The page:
Nice article in the NYT Sunday book review about a Federal Writers Project initiatve which sent out of work writers – Zora Neale Hurston and Eudora Welty among them – around the country in 1940 and 1941 to document American food culture. The planned book, America Eats, was derailed by the second world war and the end of the FWP and was never published. The project was featured in a book last summer, and the entries themselves have just been collated by Mark Kurlansky, and published as The Food of a Younger Land.
From the Times:
Among the topics covered were New York soda-luncheonette slang, Georgia possum cookery, Minnesota lutefisk, geoduck clams in Washington State, Montana’s fried beaver tail, Colorado food superstitions (“You will receive mail from the direction in which your pie is pointing, when it is set down at your place at the table”), a Choctaw “funeral cry” feast and “a Los Angeles sandwich called a taco.”
One of the odder entries, in fact, is a baffling rant against mashed potatoes that, with its over-the-top bluster and narrow scorn (not only should there be a law against serving mashed potatoes, the writer argues, but “a law against even the use of the words on menus, could have been lifted from a present-day blog.”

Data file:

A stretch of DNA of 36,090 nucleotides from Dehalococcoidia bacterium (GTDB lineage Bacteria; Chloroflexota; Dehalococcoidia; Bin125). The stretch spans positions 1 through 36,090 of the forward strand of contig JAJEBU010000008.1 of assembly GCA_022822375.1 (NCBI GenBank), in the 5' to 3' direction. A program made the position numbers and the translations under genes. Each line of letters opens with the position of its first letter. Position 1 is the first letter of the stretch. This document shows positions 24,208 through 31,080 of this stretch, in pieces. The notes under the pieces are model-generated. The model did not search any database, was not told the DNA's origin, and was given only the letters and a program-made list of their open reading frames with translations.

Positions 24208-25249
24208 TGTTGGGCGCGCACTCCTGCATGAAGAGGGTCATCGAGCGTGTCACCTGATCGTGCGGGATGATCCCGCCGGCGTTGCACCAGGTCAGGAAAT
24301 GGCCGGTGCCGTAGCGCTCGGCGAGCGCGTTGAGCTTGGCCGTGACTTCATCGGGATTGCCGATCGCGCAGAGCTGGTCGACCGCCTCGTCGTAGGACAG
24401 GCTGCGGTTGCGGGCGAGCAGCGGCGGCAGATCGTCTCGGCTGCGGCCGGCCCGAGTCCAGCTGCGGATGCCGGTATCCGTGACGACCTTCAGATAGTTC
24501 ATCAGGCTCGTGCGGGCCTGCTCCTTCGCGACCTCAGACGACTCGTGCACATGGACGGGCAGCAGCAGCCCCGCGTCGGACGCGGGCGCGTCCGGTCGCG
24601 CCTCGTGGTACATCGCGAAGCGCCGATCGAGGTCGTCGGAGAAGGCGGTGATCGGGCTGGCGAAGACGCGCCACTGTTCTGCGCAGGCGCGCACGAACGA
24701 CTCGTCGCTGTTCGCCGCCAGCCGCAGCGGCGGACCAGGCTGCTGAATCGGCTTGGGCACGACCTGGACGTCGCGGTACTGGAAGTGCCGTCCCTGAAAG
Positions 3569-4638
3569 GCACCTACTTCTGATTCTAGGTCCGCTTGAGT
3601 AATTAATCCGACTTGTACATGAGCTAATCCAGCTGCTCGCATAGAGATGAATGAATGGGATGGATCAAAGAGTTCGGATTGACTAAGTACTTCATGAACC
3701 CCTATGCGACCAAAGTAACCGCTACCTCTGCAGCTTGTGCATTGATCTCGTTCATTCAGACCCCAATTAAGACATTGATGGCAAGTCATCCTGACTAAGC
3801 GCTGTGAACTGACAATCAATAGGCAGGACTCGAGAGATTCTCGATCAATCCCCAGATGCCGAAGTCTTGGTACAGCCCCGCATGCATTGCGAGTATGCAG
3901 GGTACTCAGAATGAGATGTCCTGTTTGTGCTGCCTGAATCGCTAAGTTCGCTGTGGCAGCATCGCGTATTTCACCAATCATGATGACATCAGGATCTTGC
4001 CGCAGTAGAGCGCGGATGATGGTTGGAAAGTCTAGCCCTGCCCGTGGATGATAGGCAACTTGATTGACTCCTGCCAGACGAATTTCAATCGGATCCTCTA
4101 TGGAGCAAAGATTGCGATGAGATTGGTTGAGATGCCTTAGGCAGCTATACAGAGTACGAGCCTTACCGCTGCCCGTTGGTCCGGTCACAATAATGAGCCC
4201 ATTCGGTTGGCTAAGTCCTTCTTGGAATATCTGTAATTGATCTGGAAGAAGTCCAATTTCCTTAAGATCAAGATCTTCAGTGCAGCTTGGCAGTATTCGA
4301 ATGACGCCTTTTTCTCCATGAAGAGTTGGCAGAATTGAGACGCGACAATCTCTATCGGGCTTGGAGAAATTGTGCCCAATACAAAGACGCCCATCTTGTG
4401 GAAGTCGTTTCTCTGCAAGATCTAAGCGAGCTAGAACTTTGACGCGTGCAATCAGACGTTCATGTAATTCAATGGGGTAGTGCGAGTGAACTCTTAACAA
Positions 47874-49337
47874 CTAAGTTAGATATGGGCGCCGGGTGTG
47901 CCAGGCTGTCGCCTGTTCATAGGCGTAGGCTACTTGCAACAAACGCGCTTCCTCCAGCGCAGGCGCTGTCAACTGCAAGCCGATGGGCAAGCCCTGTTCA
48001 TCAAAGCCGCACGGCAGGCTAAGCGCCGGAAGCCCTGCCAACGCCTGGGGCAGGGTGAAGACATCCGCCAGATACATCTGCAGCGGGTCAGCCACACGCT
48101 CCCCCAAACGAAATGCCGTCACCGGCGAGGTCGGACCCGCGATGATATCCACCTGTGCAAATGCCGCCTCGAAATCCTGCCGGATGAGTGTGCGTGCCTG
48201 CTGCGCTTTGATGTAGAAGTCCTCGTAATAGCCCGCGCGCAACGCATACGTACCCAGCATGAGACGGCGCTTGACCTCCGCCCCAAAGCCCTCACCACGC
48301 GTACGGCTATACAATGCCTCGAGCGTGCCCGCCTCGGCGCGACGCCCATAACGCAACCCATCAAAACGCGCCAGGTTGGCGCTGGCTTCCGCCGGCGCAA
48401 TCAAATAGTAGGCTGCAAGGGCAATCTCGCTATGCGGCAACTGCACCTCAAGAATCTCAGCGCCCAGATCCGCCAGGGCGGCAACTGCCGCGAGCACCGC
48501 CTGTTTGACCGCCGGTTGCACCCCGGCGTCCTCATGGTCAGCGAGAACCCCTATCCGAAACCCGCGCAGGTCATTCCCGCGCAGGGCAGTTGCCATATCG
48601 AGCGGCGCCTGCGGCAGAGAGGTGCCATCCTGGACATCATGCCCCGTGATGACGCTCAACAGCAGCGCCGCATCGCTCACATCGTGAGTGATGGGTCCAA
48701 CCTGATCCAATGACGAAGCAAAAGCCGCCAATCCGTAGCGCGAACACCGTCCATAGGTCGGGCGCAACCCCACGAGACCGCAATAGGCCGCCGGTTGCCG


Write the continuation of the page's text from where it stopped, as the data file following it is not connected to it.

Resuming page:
I am a picky eater. While my struggles with vegetables are starting to ever-so-slowly wane, I remain steadfast in my dislike of fruit. Weird, right? Who doesn’t like fruit? The idea is certainly great: colorful, fragrant, sweet. There are some I don’t really mind, but in practice, I’m just not a fan.
And of all the fruits I dislike, there’s none I hate more than the dread banana. Again, neat in concept, but even the smell of them makes me sick to my stomach. I always assumed I was alone in this particular tic, but lo and behold, innocent has released a banana-free smoothie! Due to popular demand!
Of course I had to support the sans banana movement and bought one, even though I don’t like kiwi. And even though the color is reminiscent of the algae that grows in an unhygienic Britta (not that I have first hand knowledge of that or anything).